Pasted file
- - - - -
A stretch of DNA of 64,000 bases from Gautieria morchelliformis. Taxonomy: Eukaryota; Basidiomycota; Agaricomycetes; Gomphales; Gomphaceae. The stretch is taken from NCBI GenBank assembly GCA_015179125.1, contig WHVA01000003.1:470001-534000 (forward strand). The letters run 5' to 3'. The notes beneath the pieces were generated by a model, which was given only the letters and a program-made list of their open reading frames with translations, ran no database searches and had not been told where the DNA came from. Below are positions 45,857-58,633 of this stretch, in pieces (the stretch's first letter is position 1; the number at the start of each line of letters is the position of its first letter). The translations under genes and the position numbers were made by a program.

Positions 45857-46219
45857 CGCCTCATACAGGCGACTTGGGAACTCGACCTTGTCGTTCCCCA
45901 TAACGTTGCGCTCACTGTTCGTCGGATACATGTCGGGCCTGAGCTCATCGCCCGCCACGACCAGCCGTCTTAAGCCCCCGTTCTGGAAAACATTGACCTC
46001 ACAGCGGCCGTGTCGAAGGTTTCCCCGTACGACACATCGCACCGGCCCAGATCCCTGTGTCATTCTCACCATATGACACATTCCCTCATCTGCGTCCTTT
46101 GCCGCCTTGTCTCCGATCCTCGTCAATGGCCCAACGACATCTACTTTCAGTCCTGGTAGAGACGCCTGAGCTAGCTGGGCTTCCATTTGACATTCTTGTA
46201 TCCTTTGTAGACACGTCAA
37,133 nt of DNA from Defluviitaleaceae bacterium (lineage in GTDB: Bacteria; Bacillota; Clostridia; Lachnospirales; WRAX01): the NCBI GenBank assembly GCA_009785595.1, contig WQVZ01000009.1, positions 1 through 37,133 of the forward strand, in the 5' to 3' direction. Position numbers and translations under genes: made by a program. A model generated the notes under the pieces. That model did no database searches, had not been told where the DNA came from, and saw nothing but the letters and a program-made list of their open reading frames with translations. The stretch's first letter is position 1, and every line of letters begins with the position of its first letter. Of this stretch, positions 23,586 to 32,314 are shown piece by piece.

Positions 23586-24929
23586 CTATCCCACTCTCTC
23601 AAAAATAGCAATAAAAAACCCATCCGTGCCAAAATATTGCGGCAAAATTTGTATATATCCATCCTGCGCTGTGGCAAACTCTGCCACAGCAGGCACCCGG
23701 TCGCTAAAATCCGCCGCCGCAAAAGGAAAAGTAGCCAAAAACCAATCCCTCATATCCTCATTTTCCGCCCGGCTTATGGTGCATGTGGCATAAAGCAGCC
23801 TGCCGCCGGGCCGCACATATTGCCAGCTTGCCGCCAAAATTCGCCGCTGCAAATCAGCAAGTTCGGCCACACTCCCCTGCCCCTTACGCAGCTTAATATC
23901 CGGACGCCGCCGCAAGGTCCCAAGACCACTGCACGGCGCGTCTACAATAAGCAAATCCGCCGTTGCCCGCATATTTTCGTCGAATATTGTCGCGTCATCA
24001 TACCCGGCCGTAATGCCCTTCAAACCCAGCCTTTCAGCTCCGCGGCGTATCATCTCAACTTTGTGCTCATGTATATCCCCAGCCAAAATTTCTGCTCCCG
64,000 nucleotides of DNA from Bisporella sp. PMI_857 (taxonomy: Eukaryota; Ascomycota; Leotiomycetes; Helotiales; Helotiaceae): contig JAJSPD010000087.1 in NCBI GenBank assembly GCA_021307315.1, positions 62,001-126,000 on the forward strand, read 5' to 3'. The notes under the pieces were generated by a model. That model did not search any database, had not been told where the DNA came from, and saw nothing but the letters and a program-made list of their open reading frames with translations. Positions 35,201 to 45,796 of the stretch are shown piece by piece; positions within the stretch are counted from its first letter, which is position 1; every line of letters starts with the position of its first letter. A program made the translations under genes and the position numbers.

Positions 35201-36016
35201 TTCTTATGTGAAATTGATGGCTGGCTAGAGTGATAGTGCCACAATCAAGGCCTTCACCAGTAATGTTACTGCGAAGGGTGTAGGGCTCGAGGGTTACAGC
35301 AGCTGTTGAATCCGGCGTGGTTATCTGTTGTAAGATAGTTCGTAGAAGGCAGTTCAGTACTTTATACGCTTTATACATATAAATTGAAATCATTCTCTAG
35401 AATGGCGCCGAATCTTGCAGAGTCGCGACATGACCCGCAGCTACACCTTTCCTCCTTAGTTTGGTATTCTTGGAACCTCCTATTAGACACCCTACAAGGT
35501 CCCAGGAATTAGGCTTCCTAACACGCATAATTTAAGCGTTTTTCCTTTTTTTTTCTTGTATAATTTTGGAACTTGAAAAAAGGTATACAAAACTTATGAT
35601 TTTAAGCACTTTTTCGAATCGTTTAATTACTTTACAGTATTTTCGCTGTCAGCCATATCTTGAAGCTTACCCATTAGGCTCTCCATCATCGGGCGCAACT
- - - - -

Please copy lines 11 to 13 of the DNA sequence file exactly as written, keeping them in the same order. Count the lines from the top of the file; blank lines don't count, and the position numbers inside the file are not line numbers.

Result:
23601 AAAAATAGCAATAAAAAACCCATCCGTGCCAAAATATTGCGGCAAAATTTGTATATATCCATCCTGCGCTGTGGCAAACTCTGCCACAGCAGGCACCCGG
23701 TCGCTAAAATCCGCCGCCGCAAAAGGAAAAGTAGCCAAAAACCAATCCCTCATATCCTCATTTTCCGCCCGGCTTATGGTGCATGTGGCATAAAGCAGCC
23801 TGCCGCCGGGCCGCACATATTGCCAGCTTGCCGCCAAAATTCGCCGCTGCAAATCAGCAAGTTCGGCCACACTCCCCTGCCCCTTACGCAGCTTAATATC